Meet…Damian Rogan, Facade Director

8 February 2023

Damian is the Director of the Facade Engineering team, based in our London office, and has recently celebrated his 10 year anniversary with Eckersley O’Callaghan. Since joining EOC, Damian has helped to significantly strengthen and develop our specialist capabilities, whilst in tandem building a team of experts that now accounts for 50 percent of our employees. Find out more about how the discipline has evolved over the last decade and what challenges and opportunities the future has in store.

What has been the biggest achievement in your 10 years at Eckersley O’Callaghan?
I’m really most proud of building up a team of delightful, talented, intelligent and committed professionals who are trying to make a difference and tackle global issues. To have overseen the development of our team, to the point where we are recognised by our peers as leaders in our field, is especially rewarding.

What was your path into facade engineering and why?
I studied civil and structural engineering and was really interested in lightweight structures when I graduated, and a fortuitous introduction from a friend led to my working for James O’Callaghan – prior to him and Brian setting up EOC. With James, I got to experience working in glass design and the structural aspects of facades. After a few years working on conventional structures, I was attracted back into facades because of the potential to positively influence energy efficiency and building performance. Personally, I find that side of things much more interesting and challenging.

My path very nearly took a different turn a few years back when I did a master’s degree in urbanism. That’s a whole other story, but it has had a huge influence on the way I look at building design – helping me to see the bigger picture of what we are trying to achieve. This is something I earnestly try to pass on to others.

How has facade design changed in the last decade?
I think client expectations are higher than they were. We’ve always been a design-focussed practice and defined ourselves as facade engineers rather than facade consultants, so we’re interested in the numbers and calculations that support our designs. Clients are now more focussed on the metrics of reduced embodied carbon and lower U-values, so the technical output that’s now expected is far greater – but that’s how we like to work!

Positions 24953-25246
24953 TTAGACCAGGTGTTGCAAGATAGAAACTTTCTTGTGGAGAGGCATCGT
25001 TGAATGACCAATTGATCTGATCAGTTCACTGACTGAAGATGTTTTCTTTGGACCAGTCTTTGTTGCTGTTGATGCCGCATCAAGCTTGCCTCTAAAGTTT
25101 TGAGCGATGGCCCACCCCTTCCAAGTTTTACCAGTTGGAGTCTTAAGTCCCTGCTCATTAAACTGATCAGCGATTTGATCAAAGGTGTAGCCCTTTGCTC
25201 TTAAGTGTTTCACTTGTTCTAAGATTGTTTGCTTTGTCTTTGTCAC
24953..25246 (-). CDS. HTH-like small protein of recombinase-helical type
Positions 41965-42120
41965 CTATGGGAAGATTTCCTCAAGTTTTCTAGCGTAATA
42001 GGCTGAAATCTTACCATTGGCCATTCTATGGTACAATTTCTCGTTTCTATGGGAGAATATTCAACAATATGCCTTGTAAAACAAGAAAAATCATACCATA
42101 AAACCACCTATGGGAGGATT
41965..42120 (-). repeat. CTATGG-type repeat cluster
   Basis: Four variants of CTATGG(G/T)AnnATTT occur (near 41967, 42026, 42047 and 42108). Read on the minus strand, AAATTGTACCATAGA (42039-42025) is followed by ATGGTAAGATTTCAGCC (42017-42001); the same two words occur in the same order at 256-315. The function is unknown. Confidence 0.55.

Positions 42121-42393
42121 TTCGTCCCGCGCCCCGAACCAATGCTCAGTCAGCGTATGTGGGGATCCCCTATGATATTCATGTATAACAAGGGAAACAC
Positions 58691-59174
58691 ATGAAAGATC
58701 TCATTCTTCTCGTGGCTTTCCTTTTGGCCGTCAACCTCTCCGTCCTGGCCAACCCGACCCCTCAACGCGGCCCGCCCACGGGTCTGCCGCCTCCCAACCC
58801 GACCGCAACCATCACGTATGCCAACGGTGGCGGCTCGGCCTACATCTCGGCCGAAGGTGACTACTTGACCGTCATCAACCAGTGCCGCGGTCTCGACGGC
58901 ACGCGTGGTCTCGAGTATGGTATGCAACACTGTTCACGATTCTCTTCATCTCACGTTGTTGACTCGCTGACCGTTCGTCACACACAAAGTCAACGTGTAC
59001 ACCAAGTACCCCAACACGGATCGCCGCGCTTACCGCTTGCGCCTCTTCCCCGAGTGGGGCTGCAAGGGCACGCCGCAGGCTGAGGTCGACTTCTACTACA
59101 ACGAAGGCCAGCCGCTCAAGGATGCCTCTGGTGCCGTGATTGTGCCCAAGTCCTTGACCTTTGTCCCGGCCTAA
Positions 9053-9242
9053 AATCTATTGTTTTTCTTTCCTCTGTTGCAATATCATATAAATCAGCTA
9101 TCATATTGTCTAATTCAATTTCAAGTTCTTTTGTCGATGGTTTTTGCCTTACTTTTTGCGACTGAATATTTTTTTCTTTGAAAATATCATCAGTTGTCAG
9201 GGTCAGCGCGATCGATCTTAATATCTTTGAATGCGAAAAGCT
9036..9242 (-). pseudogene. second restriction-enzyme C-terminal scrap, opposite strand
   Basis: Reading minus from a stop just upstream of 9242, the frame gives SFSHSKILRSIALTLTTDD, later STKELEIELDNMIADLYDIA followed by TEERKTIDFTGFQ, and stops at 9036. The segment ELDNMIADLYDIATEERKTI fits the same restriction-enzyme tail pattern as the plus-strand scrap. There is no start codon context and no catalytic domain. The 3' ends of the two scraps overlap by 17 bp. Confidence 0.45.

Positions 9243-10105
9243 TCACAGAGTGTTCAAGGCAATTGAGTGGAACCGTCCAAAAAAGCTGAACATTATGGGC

And as an industry our priorities have shifted, with much greater emphasis on sustainability, recycling, reuse and refurbishment. Again, these priorities align very closely with our own so it’s a welcome development, and it’s motivating for our employees to feel they can make a difference in designing better buildings.

What currently is the biggest challenge for facade engineers?
Where do I start?! We’re trying to do a huge amount as an industry – tackling the climate crisis, learning vital lessons from the legacy of Grenfell to challenge the way we construct and build, adopting a new building safety regime, and vying for talent in a very competitive European market post-Brexit. Sometimes, just keeping our heads above water and moving forward feels like an achievement!

However, I am continually amazed at what we’re starting to achieve as an industry when it comes to sustainability and improving our knowledge and methodologies. I’m really encouraged that we’re collaborating more with other consultancies and contractors to change our design approach in order to address sustainability, but there’s still a lot of work to be done and we have a long way to go.

How do you create an optimal facade?
Ha! Hire a good facade engineer! But, jokes aside, every building is different, so the function a facade has to play is subtly different every time. The facade is there to control the internal environment from what’s going on outside and to protect occupants from elements such as heat, cold, noise, excessive sunlight, etc., while allowing in the right amount of light, warmth and fresh air to make the internal space comfortable. This differs from building to building and place to place. What’s optimal changes over time – our homes weren’t designed to be offices, but that’s what they had to become during the pandemic (and continue to be to a lesser extent). So, it’s important we build-in flexibility and allow for adaptation over time as uses and environmental conditions change, as we know they inevitably will!